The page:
University of Toronto Divestment
Meric Gertler, president of the University of Toronto, was on CBC's As It Happens yesterday discussing his institution's decision not to divest from fossil fuels in their investment portfolio. Have a listen to the University of Toronto Divestment story on CBC:
For a similar perspective on divestment, NEI Investments' Ethical Funds have an FAQ section that explains their position.
In brief, both the University of Toronto and Ethical Funds believe that the current fossil fuel industry is unsustainable and that we all need to move toward a sustainable energy system. They stated that there are alternatives to divestment that they believe will be more effective in making change happen. Divestment is seen as not impacting fossil fuel usage (or demand) or levels of production especially since 80% of fossil fuel reserves are state-owned and so aren't affected by divestment efforts. Also, since divested dollars need to be re-invested somewhere, the other investments (say, banks) may indirectly support fossil fuel companies while selling off the fossil fuel companies won't significantly affect the producers because demand for their investments is still strong.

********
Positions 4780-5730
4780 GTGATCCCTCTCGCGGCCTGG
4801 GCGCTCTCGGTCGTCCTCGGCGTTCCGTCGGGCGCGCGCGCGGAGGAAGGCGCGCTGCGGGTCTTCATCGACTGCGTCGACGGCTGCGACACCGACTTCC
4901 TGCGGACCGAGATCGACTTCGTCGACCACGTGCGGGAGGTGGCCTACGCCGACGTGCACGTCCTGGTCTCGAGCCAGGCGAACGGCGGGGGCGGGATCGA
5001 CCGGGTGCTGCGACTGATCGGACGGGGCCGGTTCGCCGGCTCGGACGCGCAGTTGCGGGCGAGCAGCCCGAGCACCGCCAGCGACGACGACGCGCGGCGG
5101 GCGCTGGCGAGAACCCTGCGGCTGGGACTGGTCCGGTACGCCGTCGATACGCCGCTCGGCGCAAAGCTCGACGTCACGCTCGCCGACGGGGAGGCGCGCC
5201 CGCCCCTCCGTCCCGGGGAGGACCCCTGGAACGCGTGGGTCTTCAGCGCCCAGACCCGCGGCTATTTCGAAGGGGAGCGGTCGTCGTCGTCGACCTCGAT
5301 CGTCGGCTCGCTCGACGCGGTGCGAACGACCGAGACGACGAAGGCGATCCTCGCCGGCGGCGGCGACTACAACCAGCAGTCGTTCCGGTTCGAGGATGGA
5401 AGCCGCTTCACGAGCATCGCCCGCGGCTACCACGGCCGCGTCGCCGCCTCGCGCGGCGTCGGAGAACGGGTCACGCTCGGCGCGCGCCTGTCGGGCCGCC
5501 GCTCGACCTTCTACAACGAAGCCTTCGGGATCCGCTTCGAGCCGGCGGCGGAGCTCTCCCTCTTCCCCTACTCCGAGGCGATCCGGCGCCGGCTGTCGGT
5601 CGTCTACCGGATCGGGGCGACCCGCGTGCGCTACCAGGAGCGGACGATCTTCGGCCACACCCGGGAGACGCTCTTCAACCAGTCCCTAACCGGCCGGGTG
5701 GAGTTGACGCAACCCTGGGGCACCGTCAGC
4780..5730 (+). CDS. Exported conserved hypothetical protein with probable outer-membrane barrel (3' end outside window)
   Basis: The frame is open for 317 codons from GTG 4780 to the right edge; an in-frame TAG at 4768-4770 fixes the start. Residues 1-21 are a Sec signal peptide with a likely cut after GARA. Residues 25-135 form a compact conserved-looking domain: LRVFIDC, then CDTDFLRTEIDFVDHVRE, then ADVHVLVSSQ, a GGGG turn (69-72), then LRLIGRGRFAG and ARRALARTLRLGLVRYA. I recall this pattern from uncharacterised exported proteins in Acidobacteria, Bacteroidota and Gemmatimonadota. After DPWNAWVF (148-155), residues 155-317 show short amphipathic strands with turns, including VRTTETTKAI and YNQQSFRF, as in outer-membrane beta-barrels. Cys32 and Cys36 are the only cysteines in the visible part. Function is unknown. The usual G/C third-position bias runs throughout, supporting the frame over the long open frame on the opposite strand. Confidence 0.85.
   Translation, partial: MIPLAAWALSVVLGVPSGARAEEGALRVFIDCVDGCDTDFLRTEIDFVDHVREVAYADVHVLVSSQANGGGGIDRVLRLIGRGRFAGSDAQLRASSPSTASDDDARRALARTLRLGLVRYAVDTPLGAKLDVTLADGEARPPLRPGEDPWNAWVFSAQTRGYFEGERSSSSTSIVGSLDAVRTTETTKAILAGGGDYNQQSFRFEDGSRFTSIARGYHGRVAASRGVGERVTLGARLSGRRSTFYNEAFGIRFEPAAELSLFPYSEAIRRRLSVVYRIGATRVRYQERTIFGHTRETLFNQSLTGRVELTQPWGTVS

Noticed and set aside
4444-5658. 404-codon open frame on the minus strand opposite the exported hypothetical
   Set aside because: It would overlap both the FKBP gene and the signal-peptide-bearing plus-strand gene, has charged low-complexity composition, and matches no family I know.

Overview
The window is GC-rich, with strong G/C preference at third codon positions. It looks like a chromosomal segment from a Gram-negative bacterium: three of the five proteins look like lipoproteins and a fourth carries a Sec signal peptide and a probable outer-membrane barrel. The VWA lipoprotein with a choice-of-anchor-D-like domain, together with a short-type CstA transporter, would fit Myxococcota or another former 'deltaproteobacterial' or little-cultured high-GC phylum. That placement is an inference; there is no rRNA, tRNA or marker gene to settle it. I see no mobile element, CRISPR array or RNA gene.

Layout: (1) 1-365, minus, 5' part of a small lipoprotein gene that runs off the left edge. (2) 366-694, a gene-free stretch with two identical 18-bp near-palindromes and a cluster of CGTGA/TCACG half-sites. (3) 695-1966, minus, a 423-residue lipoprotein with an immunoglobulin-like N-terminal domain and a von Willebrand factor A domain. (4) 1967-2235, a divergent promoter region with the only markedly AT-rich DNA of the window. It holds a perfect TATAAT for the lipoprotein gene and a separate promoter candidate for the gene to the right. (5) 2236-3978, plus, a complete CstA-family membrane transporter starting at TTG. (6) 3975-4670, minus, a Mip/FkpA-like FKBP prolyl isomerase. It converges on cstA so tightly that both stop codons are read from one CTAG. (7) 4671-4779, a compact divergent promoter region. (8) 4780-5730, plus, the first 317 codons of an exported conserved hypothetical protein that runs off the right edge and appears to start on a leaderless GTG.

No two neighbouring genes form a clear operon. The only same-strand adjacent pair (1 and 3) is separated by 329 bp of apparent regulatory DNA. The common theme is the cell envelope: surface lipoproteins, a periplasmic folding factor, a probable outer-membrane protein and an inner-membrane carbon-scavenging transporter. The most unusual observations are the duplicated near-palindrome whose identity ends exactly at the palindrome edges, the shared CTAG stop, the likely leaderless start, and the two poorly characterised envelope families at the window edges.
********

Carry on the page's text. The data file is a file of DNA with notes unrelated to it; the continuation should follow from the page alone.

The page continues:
An alternative to broad divestment can include divesting from the worst actors in the industry, while working to reduce both supply and demand for non-renewable energy. Ethical Funds alternative plan of action includes the following:
- Exclude the least progressive companies and industries (e.g. coal).
- Engage companies to encourage more innovation, diversify and lower the demand for fossil fuels.
- Advocate for progressive policy that contains a price on carbon.
- Collaborate with stakeholders and build consensus on how best to approach and transition to a low carbon economy.
The University of Toronto president also mentioned similar themes as well as adding that the school has direct influence on "research and education focused on addressing the challenges of climate change" and can also shrink its own carbon footprint.